When we perform a hang ten, our feet end up at the nose of the longboard, with your toes curled over the edge. It's the ultimate longboard surfing gesture; it's an old school statement.

Noseriding and tip riding are two critical stages in the art of hanging ten. The first 36 inches of a board is considered the nose; the first 16 inches is considered the tip of the longboard.
Riding the nose of a longboarding is still considered by many the ultimate classic surfing maneuver. The old school trick that never goes out of fashion. The iconic moment of any surfer while enjoying a summer ride at Malibu.
Longboarding has evolved so much that loggers can now pull 360s, floaters, and even airs at the blink of an eye. But the hang ten - or hang 10 - is before anything else. It's the foundation of longboarding, from the moment you learn how to trim a wave all the way down the line.
The graceful move defines longboarders, and the genre itself. Hanging ten is like an ID. It represents who you are as a log rider. However, a perfectly-executed hang ten requires lots of practice, observation, and timing.
Hanging ten involves a lot of calculations, wave management, and balance. You need more than just walk the length of the board and ride its tip.
And when you finally get your ten toes over the board's nose, you embrace a new challenge called hang time. For how long can you ride the tip of the longboard? Can you hang in there eternally? Are you weightless and in sync with Mother Nature?
As you progress, you'll notice that there's a subtle, yet relevant difference between noseriding and tip riding. In other words: you may be able to ride the nose of a longboard, but you it doesn't necessarily mean you can ride its tip.
Hang 10: tip riding requires timing, balance, and grace | Photo: Lallande/Vans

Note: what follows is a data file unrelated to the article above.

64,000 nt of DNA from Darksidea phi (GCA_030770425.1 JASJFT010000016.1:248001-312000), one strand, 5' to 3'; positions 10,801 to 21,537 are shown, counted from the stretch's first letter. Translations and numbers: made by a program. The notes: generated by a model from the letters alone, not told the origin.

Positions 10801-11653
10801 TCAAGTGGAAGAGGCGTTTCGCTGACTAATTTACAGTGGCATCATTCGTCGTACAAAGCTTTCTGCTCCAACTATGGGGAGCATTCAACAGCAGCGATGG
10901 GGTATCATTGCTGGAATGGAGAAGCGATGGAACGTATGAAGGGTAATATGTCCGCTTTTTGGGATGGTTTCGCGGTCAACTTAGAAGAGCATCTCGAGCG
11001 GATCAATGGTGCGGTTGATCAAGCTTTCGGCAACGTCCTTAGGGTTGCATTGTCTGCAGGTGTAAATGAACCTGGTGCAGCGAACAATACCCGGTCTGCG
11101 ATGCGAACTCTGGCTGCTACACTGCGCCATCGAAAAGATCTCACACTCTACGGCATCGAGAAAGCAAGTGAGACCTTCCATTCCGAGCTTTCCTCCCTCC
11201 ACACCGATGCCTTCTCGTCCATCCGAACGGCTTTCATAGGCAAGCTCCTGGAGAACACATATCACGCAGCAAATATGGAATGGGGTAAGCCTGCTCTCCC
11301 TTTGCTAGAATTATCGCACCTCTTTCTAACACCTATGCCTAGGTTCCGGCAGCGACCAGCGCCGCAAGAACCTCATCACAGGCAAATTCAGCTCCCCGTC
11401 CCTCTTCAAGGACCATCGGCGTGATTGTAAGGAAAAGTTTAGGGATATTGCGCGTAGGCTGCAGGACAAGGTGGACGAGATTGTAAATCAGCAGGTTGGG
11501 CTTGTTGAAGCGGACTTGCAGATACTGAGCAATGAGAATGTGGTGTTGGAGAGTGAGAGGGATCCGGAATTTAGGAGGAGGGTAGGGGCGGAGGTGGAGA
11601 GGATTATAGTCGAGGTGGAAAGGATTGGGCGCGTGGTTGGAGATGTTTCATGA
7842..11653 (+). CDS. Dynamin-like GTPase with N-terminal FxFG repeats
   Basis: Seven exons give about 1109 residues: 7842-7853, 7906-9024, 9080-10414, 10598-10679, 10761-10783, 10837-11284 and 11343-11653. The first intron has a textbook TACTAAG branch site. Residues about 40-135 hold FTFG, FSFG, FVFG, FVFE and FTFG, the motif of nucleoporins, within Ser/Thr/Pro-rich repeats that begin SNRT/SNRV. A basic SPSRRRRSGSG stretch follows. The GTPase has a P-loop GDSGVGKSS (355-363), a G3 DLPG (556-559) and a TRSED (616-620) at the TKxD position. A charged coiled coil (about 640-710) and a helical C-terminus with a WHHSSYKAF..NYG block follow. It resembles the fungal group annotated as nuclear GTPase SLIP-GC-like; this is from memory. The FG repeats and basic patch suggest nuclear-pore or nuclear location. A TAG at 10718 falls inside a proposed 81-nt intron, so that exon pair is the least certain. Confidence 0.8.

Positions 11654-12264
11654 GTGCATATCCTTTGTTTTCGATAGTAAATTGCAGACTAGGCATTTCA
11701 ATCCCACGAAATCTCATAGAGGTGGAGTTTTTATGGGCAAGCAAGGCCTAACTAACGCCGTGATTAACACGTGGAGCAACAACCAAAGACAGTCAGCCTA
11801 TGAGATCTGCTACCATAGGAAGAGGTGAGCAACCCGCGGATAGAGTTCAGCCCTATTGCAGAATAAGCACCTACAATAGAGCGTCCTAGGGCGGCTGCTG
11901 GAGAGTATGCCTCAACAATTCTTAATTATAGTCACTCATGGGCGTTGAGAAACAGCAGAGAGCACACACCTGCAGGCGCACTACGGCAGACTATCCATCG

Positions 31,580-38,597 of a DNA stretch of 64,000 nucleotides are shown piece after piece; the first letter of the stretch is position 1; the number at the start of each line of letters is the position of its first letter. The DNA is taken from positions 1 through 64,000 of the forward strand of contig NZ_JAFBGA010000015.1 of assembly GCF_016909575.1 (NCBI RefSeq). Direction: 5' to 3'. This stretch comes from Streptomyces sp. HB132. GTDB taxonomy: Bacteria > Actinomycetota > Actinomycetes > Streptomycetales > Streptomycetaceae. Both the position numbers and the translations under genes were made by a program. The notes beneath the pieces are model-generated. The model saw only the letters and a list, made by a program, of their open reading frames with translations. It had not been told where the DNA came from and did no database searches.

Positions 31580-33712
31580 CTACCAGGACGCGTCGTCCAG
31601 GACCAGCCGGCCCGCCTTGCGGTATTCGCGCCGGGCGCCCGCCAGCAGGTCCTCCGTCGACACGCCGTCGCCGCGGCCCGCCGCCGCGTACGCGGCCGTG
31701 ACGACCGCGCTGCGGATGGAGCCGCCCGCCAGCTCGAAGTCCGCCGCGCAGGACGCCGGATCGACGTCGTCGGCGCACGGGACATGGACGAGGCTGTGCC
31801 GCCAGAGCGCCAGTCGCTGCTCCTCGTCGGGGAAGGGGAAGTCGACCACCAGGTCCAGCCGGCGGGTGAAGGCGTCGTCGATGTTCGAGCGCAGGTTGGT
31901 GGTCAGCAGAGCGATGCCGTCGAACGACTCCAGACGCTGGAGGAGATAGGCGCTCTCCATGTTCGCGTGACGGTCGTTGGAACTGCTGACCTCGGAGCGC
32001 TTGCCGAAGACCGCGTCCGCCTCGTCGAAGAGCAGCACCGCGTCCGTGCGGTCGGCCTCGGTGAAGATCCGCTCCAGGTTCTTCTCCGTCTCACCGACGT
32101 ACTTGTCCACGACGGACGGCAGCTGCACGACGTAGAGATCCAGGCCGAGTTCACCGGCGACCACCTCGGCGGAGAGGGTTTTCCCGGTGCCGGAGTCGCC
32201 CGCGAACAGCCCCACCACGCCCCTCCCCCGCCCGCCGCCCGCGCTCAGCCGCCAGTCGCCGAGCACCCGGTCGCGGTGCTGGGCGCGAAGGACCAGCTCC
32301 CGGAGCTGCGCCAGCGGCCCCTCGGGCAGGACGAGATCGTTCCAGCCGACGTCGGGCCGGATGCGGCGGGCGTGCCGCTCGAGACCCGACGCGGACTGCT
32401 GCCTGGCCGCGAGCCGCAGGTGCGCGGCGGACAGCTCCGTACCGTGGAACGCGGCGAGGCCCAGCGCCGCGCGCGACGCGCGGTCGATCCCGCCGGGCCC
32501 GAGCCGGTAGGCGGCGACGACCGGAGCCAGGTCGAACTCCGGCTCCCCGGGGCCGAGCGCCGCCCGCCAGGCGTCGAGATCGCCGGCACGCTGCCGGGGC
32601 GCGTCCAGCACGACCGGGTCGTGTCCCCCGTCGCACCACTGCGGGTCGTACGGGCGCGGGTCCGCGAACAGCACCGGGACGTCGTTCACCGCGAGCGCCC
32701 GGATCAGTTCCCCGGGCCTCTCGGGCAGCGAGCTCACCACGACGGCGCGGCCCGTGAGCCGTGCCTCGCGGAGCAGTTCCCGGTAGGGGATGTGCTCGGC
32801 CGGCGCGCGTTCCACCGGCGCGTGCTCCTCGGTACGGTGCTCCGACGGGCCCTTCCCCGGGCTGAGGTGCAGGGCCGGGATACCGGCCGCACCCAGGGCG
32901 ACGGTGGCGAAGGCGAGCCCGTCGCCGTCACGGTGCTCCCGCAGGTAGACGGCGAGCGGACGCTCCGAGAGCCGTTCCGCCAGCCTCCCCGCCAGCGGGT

So, how can you hang ten, and stay up for a long time while maintaining style and finesse?
1. Catch a good-looking wave;
2. Sweep into a competent bottom turn;
3. Aim the board for the upper third of the wave, near the curl;
4. Start cross-stepping quickly towards the nose of the board;
5. Place your weight towards the inside rail;
6. The breaking part of the wave will start enveloping your board's tail;
7. Tip ride for as long as you can;
8. Close your eyes, and enjoy the spiritual and weightless moment;
8. Shift your weight when the longboard and the wave ask for it;
9. When you feel you're hanging ten underwater, trim back, cut back, and start all over;
Practice makes perfect. A good and effective hang ten training routine is to do a lot of cross-stepping, running up and back on the longboard fast. If you end up hanging ten for more than five seconds, you're on the right track to perfection.
Remember that you can't - and you shouldn't - hang ten on the whitewater, so you really need to find a decent open face part of the wave. And leave the leash on the beach - it won't help you, and it doesn't look cool.